¶ 11 Multiverse and Universal both wanted to support Seattle Hempfest 2019 as contributors and have booths at the event. But due to Bulletin 19-01, Multiverse and Universal were unsure whether their booth could bear their business names, logos, or address without violating former RCW 69.50.369 or WAC 314.55.155. Other sponsors and participants expressed similar concerns and chose to not participate in Seattle Hempfest 2019. Ultimately, Multiverse and Universal participated in Seattle Hempfest 2019.

C. PROCEDURAL HISTORY

¶ 12 Seattle Events sued the State, the Board, and several Board members when Bulletin 19-01 was still in effect. An amended complaint filed on June 10, 2019 challenged the portion of former RCW 69.50.369 that created restrictions on " ‘any sign or other advertisement,’ " especially as applied by the Board to political speech. CP at 10. Seattle Events sought a preliminary injunction against the Board's enforcement of Bulletin 19-01 at Hempfest.

¶ 13 After the suit was filed, the Board issued Bulletin 19-03, which superseded Bulletin 19-01, in June 2019.10 Bulletin 19-03 clarified that non-commercial speech was exempt from the advertising restrictions. The parties stipulated that Bulletin 19-03 resolved issues raised in Seattle Events’ motion for preliminary injunction.

¶ 14 Seattle Events filed a second amended complaint in January 2020. This second amended complaint no longer challenged the Board's bulletins and instead squarely challenged former RCW 69.50.369(1) and (7)(b) and (e), along with WAC 314-55-155(1)(a)(iii), (1)(b)(i), (2)(a)(i), and (2)(d). The second amended complaint sought injunctive relief under the First Amendment to the United States Constitution and article I, sections 1, 4, and 5 of the Washington Constitution.

¶ 15 The parties filed cross-motions for summary judgment. Both parties argued that the Central Hudson test for commercial speech under the First Amendment applied. The superior court granted summary judgment in favor of the State "for the reasons articulated by the [State], with the sole exception being that the Court finds that the regulations at issue are of a ‘lawful activity.’ " CP at 575. Seattle Events filed a motion for reconsideration, which the superior court denied.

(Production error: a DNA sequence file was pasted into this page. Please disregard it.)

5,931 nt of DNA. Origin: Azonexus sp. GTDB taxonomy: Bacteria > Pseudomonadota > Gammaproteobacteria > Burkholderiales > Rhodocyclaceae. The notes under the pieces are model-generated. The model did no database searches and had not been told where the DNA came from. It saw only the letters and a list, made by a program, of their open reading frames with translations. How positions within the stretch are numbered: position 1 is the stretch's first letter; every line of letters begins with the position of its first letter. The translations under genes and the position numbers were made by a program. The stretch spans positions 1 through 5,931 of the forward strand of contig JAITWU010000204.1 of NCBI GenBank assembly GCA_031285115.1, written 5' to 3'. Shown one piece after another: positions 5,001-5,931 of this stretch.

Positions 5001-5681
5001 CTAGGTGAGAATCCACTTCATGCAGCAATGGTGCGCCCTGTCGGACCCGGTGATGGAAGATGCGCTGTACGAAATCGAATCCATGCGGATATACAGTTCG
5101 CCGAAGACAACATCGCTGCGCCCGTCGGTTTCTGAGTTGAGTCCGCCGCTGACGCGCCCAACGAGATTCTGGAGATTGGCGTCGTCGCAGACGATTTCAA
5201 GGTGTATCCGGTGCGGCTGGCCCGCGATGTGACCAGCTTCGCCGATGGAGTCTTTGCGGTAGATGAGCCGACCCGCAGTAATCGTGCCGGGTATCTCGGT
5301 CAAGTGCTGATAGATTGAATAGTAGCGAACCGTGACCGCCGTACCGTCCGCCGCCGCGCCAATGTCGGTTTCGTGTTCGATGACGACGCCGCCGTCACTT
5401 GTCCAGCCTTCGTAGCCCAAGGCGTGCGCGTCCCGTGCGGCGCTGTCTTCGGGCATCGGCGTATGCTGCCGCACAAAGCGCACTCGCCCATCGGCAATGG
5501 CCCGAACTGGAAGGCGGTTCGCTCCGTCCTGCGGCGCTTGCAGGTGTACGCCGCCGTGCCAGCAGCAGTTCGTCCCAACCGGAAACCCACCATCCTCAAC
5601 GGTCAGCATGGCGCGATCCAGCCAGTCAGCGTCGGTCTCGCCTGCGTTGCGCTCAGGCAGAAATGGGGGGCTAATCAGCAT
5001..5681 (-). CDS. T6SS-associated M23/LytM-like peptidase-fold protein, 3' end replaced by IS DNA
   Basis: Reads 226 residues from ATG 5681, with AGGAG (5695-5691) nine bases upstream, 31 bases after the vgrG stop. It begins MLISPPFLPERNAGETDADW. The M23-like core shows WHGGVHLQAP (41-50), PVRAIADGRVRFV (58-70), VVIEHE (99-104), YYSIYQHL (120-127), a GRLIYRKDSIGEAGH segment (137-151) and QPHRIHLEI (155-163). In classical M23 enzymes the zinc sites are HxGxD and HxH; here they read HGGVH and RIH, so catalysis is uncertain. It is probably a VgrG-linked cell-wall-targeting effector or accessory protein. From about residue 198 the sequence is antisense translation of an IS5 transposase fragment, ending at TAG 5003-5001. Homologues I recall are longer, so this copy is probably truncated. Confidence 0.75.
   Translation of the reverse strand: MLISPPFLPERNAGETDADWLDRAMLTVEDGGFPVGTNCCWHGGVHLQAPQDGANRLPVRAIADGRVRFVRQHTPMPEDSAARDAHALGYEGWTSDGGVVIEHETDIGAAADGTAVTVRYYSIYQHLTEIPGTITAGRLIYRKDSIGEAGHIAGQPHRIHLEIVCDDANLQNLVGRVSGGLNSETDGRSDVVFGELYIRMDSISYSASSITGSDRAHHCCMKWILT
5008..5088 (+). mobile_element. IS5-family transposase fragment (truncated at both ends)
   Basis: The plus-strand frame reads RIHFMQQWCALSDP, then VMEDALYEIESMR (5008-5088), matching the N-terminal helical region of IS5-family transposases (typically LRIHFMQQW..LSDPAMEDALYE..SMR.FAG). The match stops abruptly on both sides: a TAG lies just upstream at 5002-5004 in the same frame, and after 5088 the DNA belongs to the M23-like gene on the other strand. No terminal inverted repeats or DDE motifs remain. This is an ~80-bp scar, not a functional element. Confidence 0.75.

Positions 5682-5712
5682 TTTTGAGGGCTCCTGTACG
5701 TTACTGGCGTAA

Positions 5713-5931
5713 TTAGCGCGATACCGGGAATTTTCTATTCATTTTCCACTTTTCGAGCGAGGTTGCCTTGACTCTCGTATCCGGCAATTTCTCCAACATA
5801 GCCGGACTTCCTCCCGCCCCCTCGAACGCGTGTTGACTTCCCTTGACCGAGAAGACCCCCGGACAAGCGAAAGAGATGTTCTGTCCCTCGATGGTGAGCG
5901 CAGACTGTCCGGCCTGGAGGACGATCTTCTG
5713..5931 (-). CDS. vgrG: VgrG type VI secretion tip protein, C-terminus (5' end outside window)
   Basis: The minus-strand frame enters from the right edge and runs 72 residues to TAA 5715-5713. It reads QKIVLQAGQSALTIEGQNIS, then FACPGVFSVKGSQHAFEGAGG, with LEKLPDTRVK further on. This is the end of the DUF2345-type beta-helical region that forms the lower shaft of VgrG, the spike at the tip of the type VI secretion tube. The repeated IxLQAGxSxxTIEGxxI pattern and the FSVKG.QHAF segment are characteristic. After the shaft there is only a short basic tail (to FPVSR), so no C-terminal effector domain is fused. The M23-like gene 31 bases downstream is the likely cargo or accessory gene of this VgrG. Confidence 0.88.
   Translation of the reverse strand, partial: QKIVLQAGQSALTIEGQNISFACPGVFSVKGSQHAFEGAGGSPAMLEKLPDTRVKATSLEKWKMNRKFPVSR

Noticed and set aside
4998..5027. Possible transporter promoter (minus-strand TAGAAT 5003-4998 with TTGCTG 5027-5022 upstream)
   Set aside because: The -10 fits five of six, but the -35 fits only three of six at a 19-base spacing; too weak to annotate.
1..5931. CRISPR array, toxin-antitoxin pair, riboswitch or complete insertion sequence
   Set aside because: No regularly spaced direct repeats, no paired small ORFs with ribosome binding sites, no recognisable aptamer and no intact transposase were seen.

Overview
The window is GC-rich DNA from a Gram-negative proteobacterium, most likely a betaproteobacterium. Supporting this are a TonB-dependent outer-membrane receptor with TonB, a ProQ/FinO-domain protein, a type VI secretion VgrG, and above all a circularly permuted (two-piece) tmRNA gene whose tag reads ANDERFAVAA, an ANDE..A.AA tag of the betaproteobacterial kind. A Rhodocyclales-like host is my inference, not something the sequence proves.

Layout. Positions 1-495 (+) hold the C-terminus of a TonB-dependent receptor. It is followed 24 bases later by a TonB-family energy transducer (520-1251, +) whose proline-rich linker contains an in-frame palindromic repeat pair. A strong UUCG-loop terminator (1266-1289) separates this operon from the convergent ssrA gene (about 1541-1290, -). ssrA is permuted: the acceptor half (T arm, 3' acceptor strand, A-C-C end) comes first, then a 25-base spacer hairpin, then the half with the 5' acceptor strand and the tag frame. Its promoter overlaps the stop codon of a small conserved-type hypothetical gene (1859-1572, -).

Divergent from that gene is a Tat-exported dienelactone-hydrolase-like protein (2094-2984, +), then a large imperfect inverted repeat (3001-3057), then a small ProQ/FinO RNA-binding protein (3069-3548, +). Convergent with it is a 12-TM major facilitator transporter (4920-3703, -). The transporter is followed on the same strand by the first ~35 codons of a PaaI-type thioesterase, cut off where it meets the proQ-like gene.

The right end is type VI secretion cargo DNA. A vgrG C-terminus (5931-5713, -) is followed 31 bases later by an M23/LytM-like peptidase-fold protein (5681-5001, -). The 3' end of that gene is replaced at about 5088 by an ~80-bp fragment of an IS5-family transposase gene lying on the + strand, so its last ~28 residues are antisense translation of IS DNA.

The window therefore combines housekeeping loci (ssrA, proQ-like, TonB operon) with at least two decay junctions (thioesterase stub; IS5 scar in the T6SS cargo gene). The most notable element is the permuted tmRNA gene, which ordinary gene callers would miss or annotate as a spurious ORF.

¶ 16 Seattle Events sought direct review from our Supreme Court.11 Our Supreme Court transferred the case to this court.12

ANALYSIS

A. STANDARD OF REVIEW

¶ 17 We review a superior court's order granting summary judgment de novo and engage in...

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2 cases
  • Starkist Co. v. State
    • United States
    • Washington Court of Appeals
    • January 3, 2023
    ...as the trial court's order implies.Standard of Review ¶12 We review a summary judgment order de novo. Seattle Events v. State, 22 Wash. App. 2d 640, 648-49, 512 P.3d 926 (2022). Statutory interpretation of the CPA presents an issue of law that this court also reviews de novo. State v. LG El......
  • Starkist Co. v. State
    • United States
    • Washington Court of Appeals
    • January 3, 2023
    ...court's order implies. Standard of Review We review a summary judgment order de novo. Seattle Events v. State, 22 Wn.App. 2d 640, 648-49, 512 P.3d 926 (2022). Statutory interpretation of the CPA presents an issue of law that this court also reviews de novo. State v. LG Elecs., 186 Wn.2d 1, ......